Whenever Chris Harris is interviewed, we're all ears as he always has some interesting things to say. Top Gear's Jack Rix sat down and had a chat with the journalist/racing driver/TV presenter about Tesla and EVs in general, but the discussion then moved on to the recently unveiled Audi E-Tron GT. Harris said Ingolstadt's sports saloon looks "fantastic" and he has no issue with Audi putting the RS badge on an electric car.
He went on to describe the E-Tron GT as a "Taycan with a slightly better-looking set of clothes." This statement comes from a man who is actively thinking about buying the Porsche version but hasn't made up his mind just yet. Harris says he'll probably buy an EV in the next 12 months, with his heart telling him to buy the Taycan. However, the Tesla Model 3 might be the smarter choice due to the better charging infrastructure.
With Porsche coming out with a Taycan Cross Turismo that will be followed by a low-slung Sport Turismo, Harris thinks Audi is also cooking up an electric estate. As a matter of fact, a report published by Auto Bild in December 2020 indicates a long-roof version could happen as early as next year, but nothing is official at this point.
While the Top Gear UK host says it's nice to talk enthusiastically about electric cars, he believes these high-end models are "vastly expensive." He makes a valid point considering the base E-Tron GT kicks off at £79,900 while the RS version starts at an eye-watering £110,950. For people with even more money to spare, you can spec a Taycan Cross Turismo Turbo S to over £200,000.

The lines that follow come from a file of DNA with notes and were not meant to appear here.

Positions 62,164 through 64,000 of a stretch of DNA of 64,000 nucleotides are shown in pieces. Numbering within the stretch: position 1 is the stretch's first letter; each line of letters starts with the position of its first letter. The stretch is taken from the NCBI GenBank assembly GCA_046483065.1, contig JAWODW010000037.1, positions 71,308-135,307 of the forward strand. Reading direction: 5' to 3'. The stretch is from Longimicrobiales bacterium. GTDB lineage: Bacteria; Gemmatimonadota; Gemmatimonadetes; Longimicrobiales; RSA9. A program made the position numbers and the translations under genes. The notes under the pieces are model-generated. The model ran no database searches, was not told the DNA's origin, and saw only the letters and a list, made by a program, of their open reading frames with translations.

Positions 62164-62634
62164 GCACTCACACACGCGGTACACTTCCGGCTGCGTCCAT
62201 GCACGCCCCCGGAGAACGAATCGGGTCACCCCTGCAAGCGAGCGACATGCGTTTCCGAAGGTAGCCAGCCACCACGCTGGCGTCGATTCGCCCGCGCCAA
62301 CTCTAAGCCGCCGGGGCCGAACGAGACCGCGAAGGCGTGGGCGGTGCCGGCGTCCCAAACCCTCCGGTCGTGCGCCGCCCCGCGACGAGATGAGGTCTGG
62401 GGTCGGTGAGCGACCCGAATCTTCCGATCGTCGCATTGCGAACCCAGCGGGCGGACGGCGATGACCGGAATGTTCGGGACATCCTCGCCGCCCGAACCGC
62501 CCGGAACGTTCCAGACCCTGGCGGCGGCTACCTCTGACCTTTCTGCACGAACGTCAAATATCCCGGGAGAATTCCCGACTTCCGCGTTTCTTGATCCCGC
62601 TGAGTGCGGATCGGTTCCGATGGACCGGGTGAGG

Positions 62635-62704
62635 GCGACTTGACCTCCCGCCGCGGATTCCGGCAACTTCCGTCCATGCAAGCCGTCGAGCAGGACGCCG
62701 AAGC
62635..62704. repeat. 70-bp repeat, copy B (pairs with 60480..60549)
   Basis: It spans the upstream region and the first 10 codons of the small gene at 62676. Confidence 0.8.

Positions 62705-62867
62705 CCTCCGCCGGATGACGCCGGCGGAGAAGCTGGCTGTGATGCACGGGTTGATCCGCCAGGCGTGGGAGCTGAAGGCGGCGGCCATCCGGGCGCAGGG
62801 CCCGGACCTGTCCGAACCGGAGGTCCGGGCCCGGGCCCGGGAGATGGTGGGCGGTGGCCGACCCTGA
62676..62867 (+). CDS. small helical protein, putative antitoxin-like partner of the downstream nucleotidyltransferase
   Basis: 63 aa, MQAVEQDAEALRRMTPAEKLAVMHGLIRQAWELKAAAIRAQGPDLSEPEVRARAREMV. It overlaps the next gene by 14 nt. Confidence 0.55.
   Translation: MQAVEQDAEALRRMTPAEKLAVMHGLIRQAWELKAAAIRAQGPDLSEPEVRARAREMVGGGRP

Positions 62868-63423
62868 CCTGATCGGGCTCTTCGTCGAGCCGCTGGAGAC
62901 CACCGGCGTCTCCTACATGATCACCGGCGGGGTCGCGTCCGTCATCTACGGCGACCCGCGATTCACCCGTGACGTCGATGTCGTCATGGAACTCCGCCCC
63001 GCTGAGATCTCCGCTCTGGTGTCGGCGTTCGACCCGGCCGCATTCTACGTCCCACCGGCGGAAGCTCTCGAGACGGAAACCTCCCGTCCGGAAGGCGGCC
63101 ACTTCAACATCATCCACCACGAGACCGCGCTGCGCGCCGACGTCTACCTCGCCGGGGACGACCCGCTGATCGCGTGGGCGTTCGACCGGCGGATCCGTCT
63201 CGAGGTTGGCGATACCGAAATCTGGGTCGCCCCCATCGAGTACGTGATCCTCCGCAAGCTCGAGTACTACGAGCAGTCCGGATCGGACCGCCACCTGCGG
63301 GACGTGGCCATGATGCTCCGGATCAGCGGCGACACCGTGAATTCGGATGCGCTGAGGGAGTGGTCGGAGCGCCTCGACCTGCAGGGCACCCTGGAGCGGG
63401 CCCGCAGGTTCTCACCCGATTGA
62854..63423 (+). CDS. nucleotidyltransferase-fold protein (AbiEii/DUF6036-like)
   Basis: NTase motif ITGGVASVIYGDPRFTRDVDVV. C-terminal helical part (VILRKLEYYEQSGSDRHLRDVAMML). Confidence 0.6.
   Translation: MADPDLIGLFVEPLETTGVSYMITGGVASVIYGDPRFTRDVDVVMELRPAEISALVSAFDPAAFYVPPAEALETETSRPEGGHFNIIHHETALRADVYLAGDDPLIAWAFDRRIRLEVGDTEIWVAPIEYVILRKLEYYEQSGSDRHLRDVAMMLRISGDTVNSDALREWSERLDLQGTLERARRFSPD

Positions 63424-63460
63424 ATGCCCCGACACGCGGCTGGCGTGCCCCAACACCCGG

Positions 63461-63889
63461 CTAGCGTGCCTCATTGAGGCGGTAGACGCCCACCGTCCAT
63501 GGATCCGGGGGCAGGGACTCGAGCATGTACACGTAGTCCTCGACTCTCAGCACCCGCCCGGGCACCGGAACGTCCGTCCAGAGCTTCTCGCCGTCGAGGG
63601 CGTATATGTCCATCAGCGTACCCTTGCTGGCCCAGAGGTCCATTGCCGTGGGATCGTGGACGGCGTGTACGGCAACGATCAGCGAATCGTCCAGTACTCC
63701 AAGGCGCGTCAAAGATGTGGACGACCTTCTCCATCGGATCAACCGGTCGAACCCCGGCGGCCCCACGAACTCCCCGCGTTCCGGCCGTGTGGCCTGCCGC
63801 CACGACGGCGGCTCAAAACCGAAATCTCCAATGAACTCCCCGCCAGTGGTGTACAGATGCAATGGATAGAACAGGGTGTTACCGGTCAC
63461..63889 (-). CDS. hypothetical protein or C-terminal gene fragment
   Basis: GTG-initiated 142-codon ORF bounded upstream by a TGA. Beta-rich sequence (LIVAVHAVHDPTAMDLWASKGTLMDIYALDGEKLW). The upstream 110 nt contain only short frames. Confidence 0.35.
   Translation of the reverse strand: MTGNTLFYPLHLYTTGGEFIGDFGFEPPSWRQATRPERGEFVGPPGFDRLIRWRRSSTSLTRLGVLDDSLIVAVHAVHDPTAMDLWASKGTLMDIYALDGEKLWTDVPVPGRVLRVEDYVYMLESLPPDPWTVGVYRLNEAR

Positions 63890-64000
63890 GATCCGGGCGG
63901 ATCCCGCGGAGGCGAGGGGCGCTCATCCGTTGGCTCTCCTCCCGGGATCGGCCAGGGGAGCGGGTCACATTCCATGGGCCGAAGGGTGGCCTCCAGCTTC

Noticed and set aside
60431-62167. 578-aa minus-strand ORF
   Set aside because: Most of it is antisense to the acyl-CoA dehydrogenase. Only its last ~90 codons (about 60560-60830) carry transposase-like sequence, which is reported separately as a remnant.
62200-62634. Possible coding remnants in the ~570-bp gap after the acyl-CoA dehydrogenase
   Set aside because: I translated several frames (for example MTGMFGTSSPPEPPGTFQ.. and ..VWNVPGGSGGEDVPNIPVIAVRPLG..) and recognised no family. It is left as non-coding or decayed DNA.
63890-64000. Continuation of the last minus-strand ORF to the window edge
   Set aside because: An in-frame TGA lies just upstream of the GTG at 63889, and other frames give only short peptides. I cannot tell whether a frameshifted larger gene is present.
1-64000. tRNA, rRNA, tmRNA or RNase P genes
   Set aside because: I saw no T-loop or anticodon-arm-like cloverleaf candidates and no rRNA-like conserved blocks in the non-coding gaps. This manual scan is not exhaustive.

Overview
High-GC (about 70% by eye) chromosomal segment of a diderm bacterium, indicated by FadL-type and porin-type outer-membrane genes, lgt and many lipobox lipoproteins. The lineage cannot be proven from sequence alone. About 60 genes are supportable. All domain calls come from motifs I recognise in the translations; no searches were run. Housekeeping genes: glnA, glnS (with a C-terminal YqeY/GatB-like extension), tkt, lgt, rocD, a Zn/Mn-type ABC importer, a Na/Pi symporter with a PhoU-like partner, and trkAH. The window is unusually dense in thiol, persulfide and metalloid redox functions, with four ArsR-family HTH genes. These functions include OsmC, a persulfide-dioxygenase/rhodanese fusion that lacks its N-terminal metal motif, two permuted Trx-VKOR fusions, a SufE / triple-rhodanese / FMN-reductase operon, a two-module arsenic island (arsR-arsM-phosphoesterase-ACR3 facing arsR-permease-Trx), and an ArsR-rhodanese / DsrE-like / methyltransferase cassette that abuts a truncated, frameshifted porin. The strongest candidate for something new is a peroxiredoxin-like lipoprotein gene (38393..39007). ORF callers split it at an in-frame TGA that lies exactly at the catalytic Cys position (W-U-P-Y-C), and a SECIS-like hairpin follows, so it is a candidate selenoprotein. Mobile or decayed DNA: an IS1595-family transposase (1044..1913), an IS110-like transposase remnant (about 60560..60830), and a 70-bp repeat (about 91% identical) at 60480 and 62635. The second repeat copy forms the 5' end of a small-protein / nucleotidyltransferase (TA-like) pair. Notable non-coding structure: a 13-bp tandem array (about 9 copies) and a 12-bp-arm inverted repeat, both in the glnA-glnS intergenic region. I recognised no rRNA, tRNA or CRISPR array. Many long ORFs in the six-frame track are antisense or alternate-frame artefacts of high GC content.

Depreciation is also a concern, along with the fact in two years from now the range of an EV could increase significantly given how automakers are heavily investing in the development of zero-emissions models. Just yesterday, Mercedes announced the EQS with the large 108-kWh battery pack will do 479 miles (770 kilometers in the WLTP cycle, and you can rest assured it won't take long before another automaker will beat that number.
Speaking of range, Chris Harris jokes around saying automakers shouldn't talk about it in terms of the distance travelled or how much time it takes until the battery is depleted. Instead, companies should advertise an EV's range in the context of how long it takes the driver until the next stop to a restroom. Harris says he'd probably need an electric car with an 800-mile range, but his kids have to stop more frequently.